Last Friday, the House of Representatives passed the first federal “assault weapons” sales ban in nearly 30 years.
The vote comes after a spate of recent mass shootings that included the massacre at Robb Elementary School in Uvalde, Texas. It is the culmination of a string of gun-control measures that have moved through the Democratically controlled body of Congress. It is also the most aggressive one.
The bill makes it illegal to make or sell “assault weapons,” which it defines as semi-automatic centerfire rifles capable of accepting a detachable magazine and featuring one or more banned accessories, such as a pistol grip, adjustable stock or flash suppressor. It also bans certain semi-automatic shotguns and handguns. It is modeled after the 1994 federal ban that expired in 2004, though it is significantly broader than that ban, which allowed one banned accessory.
While the bill affects many guns, the real target is the ubiquitous AR-15. In other words, it seeks to end the sale of the most popular rifle in the country.
Advocates for the ban argue it will help prevent future mass shootings since attackers used them during some of the highest-profile attacks, including the recent Uvalde shooting—although most mass shooters use handguns.
Of course, the House vote will likely be little more than a symbolic effort. Proponents of the ban do not have the necessary 60 votes in the Senate to move it forward. The bill’s companion legislation has only 37 co-sponsors.
So, the vote is intended to send a message rather than to implement policy. Democrats, who voted nearly unanimously for the bill, want to appeal to gun-control activists by delivering on what has been a top party priority for decades. But it’s not clear that what amounts to a symbolic vote is going to drive many votes toward supporters; it may even drive more votes in the opposite direction from what was intended.
But what it’s more likely to drive than votes are sales.
Just before the vote came down, the National Shooting Sports Foundation reported Americans own more than 24.4 million AR-15s and AK-47s. It also released a detailed breakdown from year to year that shows when sales of those rifles tend to spike. The vote, symbolic as it might be, is sure to have a nontrivial impact on how many AR-15s there are in the United States. It’s just that the number is going to go up instead of down.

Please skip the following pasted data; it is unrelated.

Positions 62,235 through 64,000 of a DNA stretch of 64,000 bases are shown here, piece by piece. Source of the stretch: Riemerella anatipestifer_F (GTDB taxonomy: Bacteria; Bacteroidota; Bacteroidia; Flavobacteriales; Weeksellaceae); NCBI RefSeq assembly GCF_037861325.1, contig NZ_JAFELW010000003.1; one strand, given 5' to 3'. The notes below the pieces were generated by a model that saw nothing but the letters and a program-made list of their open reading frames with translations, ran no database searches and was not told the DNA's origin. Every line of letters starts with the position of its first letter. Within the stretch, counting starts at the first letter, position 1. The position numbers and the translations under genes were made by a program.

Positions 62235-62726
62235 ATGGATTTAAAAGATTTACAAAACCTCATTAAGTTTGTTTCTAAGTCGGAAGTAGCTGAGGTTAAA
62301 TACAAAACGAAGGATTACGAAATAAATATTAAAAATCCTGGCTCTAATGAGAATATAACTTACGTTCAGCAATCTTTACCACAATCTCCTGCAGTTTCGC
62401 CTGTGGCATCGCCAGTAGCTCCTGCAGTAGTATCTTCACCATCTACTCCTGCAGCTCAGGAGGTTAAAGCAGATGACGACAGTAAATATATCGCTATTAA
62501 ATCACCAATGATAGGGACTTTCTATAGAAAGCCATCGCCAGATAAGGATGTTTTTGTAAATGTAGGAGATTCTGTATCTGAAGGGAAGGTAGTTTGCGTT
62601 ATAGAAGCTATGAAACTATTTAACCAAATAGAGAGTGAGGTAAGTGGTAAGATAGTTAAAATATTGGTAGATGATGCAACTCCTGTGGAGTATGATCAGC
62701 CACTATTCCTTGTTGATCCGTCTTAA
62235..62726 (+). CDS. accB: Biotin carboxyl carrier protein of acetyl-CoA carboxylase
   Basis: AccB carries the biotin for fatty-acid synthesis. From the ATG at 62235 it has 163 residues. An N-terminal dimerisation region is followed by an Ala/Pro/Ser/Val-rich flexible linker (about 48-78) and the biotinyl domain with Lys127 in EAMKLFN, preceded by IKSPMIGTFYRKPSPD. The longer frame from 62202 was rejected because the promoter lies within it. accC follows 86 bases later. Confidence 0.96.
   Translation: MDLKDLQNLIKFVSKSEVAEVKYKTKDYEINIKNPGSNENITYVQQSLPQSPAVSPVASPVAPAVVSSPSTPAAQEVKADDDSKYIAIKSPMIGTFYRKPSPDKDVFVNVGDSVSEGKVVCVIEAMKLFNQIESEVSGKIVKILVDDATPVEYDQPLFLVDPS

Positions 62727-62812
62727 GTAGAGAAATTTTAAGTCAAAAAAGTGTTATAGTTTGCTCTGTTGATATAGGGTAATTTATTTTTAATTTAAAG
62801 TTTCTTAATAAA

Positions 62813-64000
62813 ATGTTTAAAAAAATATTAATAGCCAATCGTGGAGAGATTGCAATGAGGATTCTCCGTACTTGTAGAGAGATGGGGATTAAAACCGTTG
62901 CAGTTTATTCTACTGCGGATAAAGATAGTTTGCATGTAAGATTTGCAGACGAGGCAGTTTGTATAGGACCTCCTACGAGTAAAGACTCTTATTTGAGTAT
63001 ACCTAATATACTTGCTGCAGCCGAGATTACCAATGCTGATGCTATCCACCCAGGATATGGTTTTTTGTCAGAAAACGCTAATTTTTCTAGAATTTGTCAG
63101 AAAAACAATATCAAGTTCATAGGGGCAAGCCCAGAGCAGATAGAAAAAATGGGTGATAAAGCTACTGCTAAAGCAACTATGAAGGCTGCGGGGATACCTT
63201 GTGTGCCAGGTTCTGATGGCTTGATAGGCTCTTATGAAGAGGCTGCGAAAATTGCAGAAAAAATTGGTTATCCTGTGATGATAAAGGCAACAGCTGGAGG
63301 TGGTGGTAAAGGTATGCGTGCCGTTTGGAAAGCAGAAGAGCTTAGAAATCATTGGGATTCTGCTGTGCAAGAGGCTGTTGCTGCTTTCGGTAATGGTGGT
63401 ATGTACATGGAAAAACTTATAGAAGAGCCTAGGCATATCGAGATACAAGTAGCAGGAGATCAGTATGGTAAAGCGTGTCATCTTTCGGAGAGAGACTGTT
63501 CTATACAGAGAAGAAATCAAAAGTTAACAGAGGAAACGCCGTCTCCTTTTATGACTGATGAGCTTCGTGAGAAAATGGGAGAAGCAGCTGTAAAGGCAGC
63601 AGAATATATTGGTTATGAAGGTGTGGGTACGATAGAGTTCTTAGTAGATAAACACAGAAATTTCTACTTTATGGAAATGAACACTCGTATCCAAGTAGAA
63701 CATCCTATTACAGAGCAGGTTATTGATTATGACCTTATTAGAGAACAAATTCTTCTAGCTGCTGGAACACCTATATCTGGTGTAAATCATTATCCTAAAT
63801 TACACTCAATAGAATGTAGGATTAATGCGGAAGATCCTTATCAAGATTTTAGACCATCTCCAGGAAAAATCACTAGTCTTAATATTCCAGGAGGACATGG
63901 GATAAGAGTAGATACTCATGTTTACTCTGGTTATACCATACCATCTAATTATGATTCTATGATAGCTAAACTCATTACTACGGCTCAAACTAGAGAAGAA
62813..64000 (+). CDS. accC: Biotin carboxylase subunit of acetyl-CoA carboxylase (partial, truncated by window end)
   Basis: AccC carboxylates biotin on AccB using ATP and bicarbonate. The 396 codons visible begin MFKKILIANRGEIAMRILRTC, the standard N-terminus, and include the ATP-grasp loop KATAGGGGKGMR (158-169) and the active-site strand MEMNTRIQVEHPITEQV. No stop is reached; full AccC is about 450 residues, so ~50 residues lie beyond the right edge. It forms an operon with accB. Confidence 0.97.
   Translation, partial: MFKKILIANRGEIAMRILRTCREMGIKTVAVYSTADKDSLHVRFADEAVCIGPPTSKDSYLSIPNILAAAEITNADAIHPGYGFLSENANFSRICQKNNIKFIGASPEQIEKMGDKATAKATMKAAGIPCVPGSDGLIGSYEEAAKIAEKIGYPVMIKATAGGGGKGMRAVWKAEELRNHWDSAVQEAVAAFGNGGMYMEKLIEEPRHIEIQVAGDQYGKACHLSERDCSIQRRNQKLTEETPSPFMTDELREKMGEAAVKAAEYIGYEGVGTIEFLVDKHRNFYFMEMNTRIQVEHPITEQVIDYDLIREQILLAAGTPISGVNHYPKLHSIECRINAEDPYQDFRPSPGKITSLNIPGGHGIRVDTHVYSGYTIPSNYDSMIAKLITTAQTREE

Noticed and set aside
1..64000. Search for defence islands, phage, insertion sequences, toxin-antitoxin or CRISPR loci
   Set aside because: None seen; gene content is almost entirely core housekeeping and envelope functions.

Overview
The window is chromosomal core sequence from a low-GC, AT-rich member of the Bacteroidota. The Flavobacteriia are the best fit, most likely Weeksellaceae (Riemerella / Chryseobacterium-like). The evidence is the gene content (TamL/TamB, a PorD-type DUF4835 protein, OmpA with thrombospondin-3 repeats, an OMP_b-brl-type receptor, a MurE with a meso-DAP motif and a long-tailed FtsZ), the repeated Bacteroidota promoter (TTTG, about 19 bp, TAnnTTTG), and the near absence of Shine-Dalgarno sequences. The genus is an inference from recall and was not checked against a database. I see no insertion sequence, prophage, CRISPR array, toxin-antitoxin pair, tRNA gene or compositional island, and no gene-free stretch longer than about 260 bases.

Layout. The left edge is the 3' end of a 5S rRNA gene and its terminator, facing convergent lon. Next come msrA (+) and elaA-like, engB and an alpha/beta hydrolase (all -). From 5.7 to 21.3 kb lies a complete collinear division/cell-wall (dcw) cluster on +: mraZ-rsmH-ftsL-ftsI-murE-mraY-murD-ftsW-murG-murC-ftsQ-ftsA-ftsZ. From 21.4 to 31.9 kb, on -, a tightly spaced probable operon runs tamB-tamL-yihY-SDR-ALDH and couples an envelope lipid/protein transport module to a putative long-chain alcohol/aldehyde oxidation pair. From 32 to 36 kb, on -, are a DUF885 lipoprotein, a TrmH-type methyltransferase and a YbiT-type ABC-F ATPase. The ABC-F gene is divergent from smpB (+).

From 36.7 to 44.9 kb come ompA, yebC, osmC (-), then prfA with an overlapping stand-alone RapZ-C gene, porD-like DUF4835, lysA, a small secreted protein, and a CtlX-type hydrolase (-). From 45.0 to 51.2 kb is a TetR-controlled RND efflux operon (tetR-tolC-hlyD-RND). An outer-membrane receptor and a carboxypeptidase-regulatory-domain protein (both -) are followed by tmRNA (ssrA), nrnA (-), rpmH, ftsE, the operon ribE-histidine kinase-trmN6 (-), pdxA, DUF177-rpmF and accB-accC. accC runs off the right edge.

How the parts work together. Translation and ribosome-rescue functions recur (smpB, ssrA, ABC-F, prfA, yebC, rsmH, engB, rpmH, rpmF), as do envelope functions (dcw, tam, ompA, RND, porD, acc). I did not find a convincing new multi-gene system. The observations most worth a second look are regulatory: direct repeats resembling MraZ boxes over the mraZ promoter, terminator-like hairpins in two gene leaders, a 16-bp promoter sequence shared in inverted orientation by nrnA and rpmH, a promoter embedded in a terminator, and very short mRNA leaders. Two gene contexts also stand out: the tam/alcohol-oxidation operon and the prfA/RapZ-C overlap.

Looking back to just before the ’94 ban was implemented, ARs and similar rifles were not nearly as popular as they are today. Only about 100,000 were sold in 1992. But that number had more than doubled by 1994, when the ban went into effect.
The ban did decrease sales for a while, cutting the total to about 70,000 in 1996. However, the focus on mostly cosmetic features meant the ban didn’t affect all ARs, and by the time it expired in 2004, sales had more than tripled from the years before the ban was implemented.
After the expiration of the ’94 ban, sales increased substantially over time. But clear spikes can be seen in the yearly data around elections and after major mass shootings, likely because those were the years when the possibility of a new ban was most acute.
The first big jump came in 2008 and 2009, when Barack Obama, who famously derided rural voters for “clinging to their guns,” was elected and took office. Another surge occurred after he was reelected in 2012. Those spikes paled in comparison to the one seen in 2013, when 2.2 million were sold in the wake of an “assault weapons” ban vote in Congress on the heels of the horrific Sandy Hook Elementary School shooting.
2013’s record sales levels were eclipsed when Hillary Clinton ran for president on a platform that included reinstating the ban in 2016. And the 2016 record stood until Joe Biden won with that same platform in 2020, capping off an unprecedented gun run initiated by a global pandemic and nationwide rioting.
It’s impossible to know how many AR-15s will be sold as a result of House Democrats taking a vote to ban them. After all, there’s little chance the bill will get any farther in Congress. But Americans have traditionally been motivated by even the suggestion of such bans to run out to their local gun store and get one while they still can. There’s no reason to think this time around will be any different.